About this Research Topic
The desire to improve muscle function and prevent overuse injuries from exercise and throughout training has led to the development of various methods to aid recovery and track readiness to perform. Ergogenic aids such as cold-water immersion, massage, and dynamic recovery procedures may have positive effects but the results of the related research remain equivocal. Furthermore, novel interventions in this scenario, like compression garments, ice vests, and photobiomodulation therapy are promising but need more evidence-based data to support their effectiveness.
Similarly, to properly monitor individual physical conditioning, there is a growing interest toward unobtrusive measures to accurately represent physiological status during and/or after exercise. There are several techniques being used, such as subjective ratings of well-being, heart rate monitoring, hormonal and hematological profile assessments. However, more sensitive indexes like heart rate variability and muscle activation (voluntary and/or involuntary) are arising as attractive alternatives that may delineate physical conditioning status and readiness to perform more precisely than the aforementioned measures.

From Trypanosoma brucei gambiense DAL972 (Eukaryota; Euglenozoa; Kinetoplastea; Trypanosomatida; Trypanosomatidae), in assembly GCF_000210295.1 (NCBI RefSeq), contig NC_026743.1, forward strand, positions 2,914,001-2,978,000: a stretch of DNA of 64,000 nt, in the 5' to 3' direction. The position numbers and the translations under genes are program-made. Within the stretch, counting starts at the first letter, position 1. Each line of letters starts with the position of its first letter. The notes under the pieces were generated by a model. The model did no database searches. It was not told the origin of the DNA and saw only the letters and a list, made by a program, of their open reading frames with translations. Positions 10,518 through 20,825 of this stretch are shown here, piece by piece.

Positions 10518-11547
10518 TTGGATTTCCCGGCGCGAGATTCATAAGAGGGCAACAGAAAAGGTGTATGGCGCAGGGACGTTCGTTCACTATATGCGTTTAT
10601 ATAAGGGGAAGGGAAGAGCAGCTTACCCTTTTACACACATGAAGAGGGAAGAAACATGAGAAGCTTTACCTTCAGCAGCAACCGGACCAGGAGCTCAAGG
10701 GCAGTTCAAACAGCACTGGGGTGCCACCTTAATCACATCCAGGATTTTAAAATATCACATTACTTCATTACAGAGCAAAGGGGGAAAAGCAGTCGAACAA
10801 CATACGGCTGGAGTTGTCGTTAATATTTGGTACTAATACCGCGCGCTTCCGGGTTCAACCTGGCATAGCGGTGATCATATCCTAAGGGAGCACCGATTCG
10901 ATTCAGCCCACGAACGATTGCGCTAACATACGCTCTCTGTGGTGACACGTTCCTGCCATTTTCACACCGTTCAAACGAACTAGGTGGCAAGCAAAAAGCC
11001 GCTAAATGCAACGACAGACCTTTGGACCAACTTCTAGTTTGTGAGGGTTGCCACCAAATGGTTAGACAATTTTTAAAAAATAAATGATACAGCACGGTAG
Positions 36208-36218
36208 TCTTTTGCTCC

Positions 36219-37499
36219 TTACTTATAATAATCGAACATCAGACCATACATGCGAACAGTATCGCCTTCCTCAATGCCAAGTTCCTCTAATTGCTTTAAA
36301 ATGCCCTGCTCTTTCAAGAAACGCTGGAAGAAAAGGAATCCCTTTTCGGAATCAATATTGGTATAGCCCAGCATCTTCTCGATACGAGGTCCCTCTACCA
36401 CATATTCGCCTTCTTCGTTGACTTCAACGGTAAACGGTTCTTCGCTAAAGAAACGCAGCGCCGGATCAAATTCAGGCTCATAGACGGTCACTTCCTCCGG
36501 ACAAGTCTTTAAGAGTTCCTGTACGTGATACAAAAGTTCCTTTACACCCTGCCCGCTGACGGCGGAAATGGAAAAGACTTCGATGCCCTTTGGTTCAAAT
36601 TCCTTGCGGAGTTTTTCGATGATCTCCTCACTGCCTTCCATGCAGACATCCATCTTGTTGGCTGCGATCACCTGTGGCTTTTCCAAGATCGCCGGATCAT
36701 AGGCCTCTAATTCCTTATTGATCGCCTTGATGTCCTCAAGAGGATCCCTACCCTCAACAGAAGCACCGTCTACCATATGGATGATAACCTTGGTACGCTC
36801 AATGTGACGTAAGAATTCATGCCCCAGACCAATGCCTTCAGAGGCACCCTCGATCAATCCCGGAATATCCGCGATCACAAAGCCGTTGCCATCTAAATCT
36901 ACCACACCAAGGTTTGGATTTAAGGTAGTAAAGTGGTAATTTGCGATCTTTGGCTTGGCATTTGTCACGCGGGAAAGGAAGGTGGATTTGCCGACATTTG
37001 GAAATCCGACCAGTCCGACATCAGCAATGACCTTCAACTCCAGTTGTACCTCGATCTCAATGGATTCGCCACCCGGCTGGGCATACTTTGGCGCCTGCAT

The purpose of this Research Topic is to critically evaluate and summarize recent data from observational and intervention studies related to non-invasive methods designed to promote recovery and objectively monitor training status. Their association to physical performance and physiological recovery in athletes during training and competition will be a major focus of this Topic.
Keywords: Recovery methods, cold water immersion, active recovery, photobiomodulation, physiological responses, heart rate variability
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